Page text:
These are the points that should be familiar to you after today’s class.
- The difference between explicit and tacit consent.
- Hume’s arguments that consent could not be valid.
- The doctor case vs. the ship captain case.
Locke opens chapter 8 with a strong claim that consent is a necessary condition of two things:
Political authority: the state has the right to exercise political power only over those who consent to its rule.
Political obligation: people are obliged to obey the state only if they consent to do so.
But how is consent to obey the state given? We talked about Locke’s answer and Hume’s objections.
One way that we might have consented to obey the state is by doing so explicitly. We could have signed a contract on a piece of paper or made an oath in front of witnesses, for example. Some of us have actually done that. But not all of us have. That is a problem since all of us are thought to be obliged to obey the government.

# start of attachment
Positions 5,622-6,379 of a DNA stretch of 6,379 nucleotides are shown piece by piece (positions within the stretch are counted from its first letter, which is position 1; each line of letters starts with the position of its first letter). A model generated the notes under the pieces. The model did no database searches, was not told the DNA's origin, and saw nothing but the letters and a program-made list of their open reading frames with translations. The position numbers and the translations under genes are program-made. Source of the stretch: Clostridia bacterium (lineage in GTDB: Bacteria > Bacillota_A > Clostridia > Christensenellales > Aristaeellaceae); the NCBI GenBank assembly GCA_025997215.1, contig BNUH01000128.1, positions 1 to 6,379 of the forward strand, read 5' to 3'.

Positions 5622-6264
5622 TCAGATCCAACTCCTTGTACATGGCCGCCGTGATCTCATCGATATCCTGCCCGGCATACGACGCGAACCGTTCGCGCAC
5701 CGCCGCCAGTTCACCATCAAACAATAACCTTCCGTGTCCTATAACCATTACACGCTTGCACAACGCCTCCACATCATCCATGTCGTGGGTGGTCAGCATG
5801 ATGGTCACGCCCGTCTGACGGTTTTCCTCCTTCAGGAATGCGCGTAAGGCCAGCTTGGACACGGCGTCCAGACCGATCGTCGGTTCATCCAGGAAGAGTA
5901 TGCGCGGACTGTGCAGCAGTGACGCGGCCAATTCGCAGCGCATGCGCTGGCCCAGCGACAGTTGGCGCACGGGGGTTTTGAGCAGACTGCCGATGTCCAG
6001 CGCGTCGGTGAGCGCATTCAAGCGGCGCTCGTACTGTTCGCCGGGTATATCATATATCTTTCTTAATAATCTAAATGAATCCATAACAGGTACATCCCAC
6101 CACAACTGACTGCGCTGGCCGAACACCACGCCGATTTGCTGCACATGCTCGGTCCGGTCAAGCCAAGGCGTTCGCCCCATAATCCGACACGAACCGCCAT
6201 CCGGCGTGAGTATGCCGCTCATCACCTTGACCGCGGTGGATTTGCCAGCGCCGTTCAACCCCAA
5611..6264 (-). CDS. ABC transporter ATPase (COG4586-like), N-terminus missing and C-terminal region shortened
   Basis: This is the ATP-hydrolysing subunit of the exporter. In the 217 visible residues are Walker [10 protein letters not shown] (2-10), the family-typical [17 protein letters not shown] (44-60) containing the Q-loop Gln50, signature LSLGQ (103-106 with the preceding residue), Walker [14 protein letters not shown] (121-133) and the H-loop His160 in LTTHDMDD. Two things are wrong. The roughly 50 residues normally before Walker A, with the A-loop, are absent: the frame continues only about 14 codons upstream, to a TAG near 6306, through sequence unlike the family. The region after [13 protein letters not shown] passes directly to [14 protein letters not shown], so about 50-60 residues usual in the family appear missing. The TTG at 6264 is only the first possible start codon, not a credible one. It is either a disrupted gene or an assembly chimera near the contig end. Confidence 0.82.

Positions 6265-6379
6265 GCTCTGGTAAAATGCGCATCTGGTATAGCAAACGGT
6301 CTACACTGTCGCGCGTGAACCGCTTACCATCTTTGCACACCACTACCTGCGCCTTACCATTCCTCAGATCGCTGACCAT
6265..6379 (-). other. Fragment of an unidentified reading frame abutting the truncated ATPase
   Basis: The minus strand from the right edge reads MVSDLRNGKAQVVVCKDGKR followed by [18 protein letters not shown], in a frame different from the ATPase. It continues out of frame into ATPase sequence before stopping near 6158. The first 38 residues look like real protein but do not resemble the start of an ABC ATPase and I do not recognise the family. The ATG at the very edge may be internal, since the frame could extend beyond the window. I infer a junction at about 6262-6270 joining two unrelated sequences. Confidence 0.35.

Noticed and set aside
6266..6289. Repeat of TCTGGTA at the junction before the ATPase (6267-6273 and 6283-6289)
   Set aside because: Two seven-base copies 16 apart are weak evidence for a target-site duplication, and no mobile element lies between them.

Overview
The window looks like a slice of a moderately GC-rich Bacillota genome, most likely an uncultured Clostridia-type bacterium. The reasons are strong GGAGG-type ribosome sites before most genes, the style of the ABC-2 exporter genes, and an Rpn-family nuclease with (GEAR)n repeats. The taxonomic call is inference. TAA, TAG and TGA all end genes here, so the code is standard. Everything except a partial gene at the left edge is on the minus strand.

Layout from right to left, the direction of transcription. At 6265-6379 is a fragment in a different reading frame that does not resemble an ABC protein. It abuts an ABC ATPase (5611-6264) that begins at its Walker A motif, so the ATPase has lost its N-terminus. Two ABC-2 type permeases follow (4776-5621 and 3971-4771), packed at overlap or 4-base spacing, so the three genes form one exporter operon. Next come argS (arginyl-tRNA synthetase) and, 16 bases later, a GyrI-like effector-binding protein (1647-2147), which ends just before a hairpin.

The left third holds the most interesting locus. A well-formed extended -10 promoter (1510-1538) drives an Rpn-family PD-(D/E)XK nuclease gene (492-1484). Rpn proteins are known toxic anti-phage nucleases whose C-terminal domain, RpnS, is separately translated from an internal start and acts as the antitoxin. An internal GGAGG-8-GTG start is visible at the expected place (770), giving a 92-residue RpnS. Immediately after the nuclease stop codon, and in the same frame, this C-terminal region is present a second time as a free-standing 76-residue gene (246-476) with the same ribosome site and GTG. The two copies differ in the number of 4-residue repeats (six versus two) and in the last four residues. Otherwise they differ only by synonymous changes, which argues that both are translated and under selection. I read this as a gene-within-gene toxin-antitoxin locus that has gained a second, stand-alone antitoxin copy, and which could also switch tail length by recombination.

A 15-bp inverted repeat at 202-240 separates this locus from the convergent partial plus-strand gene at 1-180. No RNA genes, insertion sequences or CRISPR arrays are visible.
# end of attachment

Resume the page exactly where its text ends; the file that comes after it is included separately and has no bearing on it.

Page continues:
So what have all of us done? Locke’s answer is that we have all tacitly consented to obey the government without having made any “expressions of it at all” (§119).
every man, that hath any possessions, or enjoyment of any part of the dominions of any government, doth thereby give his tacit consent, and is as far forth obliged to obedience to the laws of that government, during such enjoyment, as any one under it; whether this his possession be of land, to him and his heirs for ever, or a lodging only for a week; or whether it be barely travelling freely on the highway; and, in effect, it reaches as far as the very being of any one within the territories of that government. (§119)
You might object to the very idea of tacit consent. “You can’t be said to have agreed to do something if you didn’t say so explicitly!” I see the point, but I think that would be rash. We recognize tacit consent fairly regularly. If I say “so we’re agreed that we will meet back here next Tuesday” and no one objects, I will take you to have tacitly consented and I will be miffed if no one shows up. So there is nothing outlandish about tacit consent.